Intended for healthcare professionals

Practice Easily Missed?


BMJ 2012; 345 doi: (Published 19 July 2012) Cite this as: BMJ 2012;345:e4437
  1. David Williams, consultant obstetric physician1,
  2. Naomi Craft, general practitioner2
  1. 1University College London Hospital, London WC1E 6AU, UK
  2. 253 New Cavendish Street, London W1G 9TQ
  1. Correspondence to: D Williams d.j.williams{at}

A 36 year old primigravida woman attended for antenatal care at 10 weeks’ gestation with a blood pressure 120/80 mm Hg and no proteinuria. At 28 weeks, she presented to her general practitioner with urinary frequency and mild dysuria. Urine analysis showed 3+ proteinuria, and her blood pressure was 144/90 mm Hg. The fundal height measured 3 cm less than expected for this gestation. A midstream urine sample was sent for culture and a review arranged for a week later. At 29 weeks, her blood pressure was 175/115 mm Hg, proteinuria was 3+, and no urinary infection had been isolated. She was urgently admitted to hospital, but on arrival no fetal heartbeat could be detected. Labour was induced and a growth restricted, stillborn infant was delivered. Maternal hypertension persisted postpartum.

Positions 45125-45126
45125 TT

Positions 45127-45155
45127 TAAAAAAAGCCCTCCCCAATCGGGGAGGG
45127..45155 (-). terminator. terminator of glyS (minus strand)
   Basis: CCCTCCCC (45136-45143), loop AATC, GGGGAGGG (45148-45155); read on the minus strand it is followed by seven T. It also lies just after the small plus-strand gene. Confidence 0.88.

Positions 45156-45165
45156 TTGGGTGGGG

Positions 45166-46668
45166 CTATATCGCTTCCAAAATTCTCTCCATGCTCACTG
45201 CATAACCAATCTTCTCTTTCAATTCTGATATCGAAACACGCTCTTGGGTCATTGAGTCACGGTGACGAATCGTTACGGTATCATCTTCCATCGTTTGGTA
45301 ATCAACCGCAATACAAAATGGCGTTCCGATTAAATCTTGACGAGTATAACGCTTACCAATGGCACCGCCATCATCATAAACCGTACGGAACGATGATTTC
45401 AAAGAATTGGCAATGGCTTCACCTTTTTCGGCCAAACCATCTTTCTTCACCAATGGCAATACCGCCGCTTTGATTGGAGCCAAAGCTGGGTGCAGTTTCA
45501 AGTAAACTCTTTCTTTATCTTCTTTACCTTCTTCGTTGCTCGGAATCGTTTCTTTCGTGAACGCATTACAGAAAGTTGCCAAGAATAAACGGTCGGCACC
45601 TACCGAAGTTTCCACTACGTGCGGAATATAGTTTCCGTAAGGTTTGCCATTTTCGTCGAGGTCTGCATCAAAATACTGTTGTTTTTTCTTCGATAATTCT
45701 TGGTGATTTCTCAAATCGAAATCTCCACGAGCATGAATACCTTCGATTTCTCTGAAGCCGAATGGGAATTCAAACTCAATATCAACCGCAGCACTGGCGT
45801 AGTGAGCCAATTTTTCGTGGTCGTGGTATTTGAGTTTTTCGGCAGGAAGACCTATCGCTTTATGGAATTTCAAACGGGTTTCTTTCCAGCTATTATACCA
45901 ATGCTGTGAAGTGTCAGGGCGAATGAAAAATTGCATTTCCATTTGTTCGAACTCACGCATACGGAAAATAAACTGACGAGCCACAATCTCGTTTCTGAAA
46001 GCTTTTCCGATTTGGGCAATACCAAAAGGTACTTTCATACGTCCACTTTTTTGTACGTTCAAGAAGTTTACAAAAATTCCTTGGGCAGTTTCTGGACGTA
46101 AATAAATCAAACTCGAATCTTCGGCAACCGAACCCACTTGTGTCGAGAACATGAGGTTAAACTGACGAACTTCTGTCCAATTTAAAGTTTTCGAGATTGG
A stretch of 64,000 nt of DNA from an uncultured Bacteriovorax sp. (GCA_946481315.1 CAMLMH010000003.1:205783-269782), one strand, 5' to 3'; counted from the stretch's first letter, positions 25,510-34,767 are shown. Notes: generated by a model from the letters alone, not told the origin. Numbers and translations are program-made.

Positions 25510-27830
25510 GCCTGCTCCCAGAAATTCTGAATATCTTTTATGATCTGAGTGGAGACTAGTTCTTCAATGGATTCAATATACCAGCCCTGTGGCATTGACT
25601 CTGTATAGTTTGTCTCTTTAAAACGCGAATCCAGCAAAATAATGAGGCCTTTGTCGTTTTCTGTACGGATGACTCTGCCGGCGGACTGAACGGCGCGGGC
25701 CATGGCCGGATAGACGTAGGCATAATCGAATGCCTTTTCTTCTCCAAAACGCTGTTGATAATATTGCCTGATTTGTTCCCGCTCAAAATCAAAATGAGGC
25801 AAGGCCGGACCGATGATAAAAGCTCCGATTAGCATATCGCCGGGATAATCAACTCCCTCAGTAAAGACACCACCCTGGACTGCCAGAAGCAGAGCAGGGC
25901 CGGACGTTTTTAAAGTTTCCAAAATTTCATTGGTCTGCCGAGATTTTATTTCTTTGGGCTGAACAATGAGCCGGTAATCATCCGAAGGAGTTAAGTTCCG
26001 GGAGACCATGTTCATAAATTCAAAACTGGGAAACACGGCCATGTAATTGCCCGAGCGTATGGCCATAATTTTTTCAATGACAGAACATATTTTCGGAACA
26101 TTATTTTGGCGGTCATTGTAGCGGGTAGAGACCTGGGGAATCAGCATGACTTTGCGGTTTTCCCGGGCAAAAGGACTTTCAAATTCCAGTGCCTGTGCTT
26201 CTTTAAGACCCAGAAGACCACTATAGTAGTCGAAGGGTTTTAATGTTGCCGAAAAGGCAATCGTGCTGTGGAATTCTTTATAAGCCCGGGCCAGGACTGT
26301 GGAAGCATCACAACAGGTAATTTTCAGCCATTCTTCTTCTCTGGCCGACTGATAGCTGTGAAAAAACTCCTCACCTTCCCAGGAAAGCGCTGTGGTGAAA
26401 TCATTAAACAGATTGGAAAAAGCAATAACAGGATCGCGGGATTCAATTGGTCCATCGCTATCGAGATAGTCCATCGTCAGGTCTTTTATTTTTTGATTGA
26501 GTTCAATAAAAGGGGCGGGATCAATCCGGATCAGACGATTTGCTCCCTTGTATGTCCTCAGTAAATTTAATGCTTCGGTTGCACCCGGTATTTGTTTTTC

What is pre-eclampsia?

Pre-eclampsia is defined by the gestational onset of hypertension and proteinuria.1 It is, however, a multisystem disorder that can affect all maternal organs.1 2 Delivery of the fetus and placenta remains the only cure, but preterm delivery may adversely affect neonatal outcome, with complications resulting from prematurity and low birth weight.3 Pre-eclampsia evolves into eclampsia when maternal seizures develop. Eclampsia is rare in well resourced countries—just 1% of all women with pre-eclampsia develop eclampsia.4 A severe form of pre-eclampsia characterised by microangiopathic haemolytic anaemia is often termed the HELLP (Haemolysis, Elevated Liver enzymes, and Low Platelets) syndrome.2

How common is pre-eclampsia?

Pre-eclampsia predominantly affects women in their first pregnancy (2-8% of first pregnancies)5 and has a variable incidence across nations, being most common in Latin America and the Caribbean.6 In the United Kingdom, about one in 200 pregnancies is affected by severe pre-eclampsia (about 3500 cases a year).7

Why is pre-eclampsia missed?

Pre-eclampsia is usually asymptomatic until it is in an advanced state,2 8 9 10 and so it …

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